If the reviewers feel any further data could be useful in the final review, we will add data to the final spreadsheet during the extraction phase. If needed, we will contact the authors through emails to obtain missing or other relevant information. To check consistency, data will be extracted by RS and MG independently. All extracted data records will be made available as additional files.

Potential effect modifiers/reasons for heterogeneity

To understand the variation in the PA outcomes we will identify and list the potential effect modifiers from the studies. There are several biogeographic, environmental and socio-economic factors that could result in the heterogeneity of impacts found in different studies. Some of the potential effect modifiers identified through author’s experience and previous findings [33] that will be explored are: (i) category of PA, (ii) governance type of PA, (iii) location of PA (e.g. region, country, topographic features), (iv) size of PA, (v) date and period of establishment, (vi) socio-economic context of the state or country of PA (e.g. corruption index, gross domestic product, global peace index etc.), (vii), type of ecosystem, among others. This list is not exhaustive. A comprehensive list of effect modifiers will be presented in the systematic review. If information on modifiers is not present in the article itself, data will be supplemented from other sources like World Database on Protected Areas (WDPA) (https://www.protectedplanet.net/), World Bank, IUCN, and others. Sub-group analysis will be conducted in RevMan 5 [34] to analyse the effect of modifiers.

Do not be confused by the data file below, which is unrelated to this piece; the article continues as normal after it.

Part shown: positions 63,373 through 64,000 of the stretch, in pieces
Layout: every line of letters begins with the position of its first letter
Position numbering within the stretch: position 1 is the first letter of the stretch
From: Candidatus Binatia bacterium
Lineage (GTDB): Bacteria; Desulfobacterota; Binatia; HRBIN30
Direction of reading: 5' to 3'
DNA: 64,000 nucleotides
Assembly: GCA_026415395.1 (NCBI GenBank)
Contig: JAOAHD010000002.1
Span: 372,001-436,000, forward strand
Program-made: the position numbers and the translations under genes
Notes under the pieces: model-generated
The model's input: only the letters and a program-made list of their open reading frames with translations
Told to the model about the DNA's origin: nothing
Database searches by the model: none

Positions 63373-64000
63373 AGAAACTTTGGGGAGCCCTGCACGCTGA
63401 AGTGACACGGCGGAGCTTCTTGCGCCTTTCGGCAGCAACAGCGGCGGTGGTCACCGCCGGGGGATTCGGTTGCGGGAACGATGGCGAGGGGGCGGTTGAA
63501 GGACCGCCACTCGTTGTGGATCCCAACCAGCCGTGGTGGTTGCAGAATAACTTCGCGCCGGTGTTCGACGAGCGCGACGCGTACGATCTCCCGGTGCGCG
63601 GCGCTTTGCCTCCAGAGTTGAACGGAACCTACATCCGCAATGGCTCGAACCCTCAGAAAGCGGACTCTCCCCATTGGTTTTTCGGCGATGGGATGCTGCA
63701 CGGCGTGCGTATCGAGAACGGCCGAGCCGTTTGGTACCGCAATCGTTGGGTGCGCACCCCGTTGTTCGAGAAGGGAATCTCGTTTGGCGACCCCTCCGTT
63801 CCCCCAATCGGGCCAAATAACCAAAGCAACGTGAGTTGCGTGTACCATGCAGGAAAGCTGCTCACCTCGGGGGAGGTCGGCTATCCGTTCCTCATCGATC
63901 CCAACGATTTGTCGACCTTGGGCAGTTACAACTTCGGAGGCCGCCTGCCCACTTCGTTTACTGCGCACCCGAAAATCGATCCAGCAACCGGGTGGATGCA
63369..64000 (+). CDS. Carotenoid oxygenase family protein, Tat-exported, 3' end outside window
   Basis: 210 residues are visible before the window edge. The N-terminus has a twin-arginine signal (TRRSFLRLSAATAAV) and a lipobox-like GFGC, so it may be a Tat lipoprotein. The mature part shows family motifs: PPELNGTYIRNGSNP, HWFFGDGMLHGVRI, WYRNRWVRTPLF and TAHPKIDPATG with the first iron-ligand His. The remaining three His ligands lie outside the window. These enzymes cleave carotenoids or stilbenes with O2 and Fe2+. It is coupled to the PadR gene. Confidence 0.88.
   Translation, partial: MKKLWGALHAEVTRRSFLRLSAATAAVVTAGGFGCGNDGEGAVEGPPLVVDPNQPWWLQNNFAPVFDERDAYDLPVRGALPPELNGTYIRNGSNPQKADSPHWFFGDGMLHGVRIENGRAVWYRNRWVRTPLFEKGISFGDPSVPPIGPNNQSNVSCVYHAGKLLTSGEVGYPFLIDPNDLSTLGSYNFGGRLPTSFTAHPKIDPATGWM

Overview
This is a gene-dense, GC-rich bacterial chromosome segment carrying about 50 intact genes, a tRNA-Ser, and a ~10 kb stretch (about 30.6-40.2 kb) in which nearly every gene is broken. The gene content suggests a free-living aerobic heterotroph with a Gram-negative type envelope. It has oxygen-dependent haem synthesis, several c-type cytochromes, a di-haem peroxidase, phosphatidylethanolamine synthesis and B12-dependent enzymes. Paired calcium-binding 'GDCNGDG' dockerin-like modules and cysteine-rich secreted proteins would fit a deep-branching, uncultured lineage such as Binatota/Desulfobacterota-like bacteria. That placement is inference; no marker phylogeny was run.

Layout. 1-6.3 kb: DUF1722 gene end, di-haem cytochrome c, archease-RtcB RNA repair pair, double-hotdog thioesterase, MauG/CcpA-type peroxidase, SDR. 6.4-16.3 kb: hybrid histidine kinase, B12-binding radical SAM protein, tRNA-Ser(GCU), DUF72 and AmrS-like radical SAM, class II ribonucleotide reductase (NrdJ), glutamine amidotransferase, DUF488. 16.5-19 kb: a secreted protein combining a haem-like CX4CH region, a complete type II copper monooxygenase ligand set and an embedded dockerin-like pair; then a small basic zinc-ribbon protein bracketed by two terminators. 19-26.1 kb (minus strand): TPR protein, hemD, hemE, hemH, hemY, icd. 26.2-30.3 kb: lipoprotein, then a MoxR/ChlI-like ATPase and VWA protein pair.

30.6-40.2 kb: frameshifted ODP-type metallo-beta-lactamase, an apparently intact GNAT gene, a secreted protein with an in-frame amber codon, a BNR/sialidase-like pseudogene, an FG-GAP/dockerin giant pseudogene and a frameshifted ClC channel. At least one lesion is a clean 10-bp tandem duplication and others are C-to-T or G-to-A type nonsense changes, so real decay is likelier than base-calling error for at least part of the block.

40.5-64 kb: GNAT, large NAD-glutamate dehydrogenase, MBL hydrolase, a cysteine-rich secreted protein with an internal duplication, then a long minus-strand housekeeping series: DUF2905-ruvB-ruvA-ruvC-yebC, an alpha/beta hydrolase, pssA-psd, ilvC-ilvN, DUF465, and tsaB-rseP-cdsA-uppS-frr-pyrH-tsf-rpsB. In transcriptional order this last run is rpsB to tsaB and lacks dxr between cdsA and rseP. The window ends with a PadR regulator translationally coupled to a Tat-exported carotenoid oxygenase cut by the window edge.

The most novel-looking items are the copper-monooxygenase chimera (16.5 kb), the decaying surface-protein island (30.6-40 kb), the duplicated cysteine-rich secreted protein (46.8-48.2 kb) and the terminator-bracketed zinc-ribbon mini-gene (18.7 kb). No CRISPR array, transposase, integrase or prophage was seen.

Data synthesis and presentation